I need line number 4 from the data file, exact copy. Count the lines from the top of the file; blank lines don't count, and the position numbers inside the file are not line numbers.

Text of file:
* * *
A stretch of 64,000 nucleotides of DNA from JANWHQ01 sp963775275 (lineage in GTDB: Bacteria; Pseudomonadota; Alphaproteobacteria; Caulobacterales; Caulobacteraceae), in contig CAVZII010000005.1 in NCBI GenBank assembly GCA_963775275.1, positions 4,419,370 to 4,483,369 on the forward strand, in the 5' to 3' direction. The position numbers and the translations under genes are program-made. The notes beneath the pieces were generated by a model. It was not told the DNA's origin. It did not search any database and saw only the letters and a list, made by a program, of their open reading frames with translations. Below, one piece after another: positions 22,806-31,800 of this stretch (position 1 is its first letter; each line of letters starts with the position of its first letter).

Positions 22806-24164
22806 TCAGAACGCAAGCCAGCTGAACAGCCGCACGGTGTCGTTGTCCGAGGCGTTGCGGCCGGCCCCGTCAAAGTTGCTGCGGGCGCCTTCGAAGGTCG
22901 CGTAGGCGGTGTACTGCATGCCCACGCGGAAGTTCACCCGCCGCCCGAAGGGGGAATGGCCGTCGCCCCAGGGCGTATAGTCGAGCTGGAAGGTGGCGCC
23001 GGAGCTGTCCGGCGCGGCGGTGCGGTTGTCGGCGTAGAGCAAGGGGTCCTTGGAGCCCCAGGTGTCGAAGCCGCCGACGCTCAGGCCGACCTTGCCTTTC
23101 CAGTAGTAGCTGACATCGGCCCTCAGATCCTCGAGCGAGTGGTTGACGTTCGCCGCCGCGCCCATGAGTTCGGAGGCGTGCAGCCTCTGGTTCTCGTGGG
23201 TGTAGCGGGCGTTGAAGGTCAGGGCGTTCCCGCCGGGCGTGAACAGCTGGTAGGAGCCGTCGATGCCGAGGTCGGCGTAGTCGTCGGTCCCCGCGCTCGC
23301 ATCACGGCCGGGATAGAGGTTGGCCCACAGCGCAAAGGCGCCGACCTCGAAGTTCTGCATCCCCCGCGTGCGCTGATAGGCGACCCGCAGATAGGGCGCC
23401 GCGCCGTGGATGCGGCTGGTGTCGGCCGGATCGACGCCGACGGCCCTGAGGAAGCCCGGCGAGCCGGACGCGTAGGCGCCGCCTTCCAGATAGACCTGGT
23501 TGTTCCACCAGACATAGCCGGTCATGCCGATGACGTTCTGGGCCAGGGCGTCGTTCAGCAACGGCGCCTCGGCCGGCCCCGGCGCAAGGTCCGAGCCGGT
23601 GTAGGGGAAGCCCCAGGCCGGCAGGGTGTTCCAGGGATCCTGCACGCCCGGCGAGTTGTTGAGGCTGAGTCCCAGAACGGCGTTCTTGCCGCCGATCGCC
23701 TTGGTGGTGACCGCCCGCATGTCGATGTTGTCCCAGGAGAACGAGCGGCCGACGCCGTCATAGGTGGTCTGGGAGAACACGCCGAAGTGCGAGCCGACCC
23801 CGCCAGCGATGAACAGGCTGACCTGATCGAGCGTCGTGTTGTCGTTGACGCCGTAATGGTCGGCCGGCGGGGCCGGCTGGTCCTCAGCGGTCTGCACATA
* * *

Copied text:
22901 CGTAGGCGGTGTACTGCATGCCCACGCGGAAGTTCACCCGCCGCCCGAAGGGGGAATGGCCGTCGCCCCAGGGCGTATAGTCGAGCTGGAAGGTGGCGCC